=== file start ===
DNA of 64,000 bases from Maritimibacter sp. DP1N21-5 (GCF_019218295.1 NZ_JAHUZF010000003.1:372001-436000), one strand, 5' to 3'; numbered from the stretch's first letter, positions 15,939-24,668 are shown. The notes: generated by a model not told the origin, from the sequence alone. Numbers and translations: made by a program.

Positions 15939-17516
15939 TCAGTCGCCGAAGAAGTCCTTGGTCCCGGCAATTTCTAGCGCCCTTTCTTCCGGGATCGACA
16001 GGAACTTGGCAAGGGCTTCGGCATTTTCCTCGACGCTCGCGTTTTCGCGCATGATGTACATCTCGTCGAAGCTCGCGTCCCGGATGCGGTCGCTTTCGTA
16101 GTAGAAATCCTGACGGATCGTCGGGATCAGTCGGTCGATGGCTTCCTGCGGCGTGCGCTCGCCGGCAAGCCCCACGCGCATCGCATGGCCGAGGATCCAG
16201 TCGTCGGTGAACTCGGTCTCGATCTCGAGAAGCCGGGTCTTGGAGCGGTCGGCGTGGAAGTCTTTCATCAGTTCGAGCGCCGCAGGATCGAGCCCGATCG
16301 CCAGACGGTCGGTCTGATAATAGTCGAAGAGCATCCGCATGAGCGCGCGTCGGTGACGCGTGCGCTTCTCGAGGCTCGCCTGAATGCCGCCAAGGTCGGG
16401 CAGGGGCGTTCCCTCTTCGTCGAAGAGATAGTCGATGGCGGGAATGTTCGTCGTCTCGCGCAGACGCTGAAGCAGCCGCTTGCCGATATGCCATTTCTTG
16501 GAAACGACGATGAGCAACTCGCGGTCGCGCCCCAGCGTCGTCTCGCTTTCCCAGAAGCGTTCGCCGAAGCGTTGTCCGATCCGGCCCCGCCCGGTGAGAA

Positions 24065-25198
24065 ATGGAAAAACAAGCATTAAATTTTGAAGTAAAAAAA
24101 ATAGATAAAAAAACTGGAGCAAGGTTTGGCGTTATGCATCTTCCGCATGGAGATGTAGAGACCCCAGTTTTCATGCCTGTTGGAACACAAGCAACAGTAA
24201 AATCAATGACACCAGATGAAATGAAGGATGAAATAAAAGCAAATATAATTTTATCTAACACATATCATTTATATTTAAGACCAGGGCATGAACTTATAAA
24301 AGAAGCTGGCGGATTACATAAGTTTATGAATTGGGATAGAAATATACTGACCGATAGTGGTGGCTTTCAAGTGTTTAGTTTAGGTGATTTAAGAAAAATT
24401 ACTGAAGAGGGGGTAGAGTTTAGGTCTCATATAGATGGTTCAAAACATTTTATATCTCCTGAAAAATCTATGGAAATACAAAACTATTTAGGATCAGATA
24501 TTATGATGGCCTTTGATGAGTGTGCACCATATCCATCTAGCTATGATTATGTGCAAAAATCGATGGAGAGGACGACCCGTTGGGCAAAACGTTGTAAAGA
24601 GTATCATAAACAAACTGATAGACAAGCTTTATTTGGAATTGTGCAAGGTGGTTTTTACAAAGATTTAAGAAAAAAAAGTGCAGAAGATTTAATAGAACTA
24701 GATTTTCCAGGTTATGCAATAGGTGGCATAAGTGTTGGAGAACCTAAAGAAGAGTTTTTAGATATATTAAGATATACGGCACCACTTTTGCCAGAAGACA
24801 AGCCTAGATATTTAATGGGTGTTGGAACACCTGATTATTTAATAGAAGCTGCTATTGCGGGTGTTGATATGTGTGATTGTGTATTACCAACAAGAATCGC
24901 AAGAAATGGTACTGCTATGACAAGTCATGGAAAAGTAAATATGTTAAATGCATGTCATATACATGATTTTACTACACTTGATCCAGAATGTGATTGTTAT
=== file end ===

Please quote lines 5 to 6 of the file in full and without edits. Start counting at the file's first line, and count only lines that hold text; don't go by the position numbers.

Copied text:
16101 GTAGAAATCCTGACGGATCGTCGGGATCAGTCGGTCGATGGCTTCCTGCGGCGTGCGCTCGCCGGCAAGCCCCACGCGCATCGCATGGCCGAGGATCCAG
16201 TCGTCGGTGAACTCGGTCTCGATCTCGAGAAGCCGGGTCTTGGAGCGGTCGGCGTGGAAGTCTTTCATCAGTTCGAGCGCCGCAGGATCGAGCCCGATCG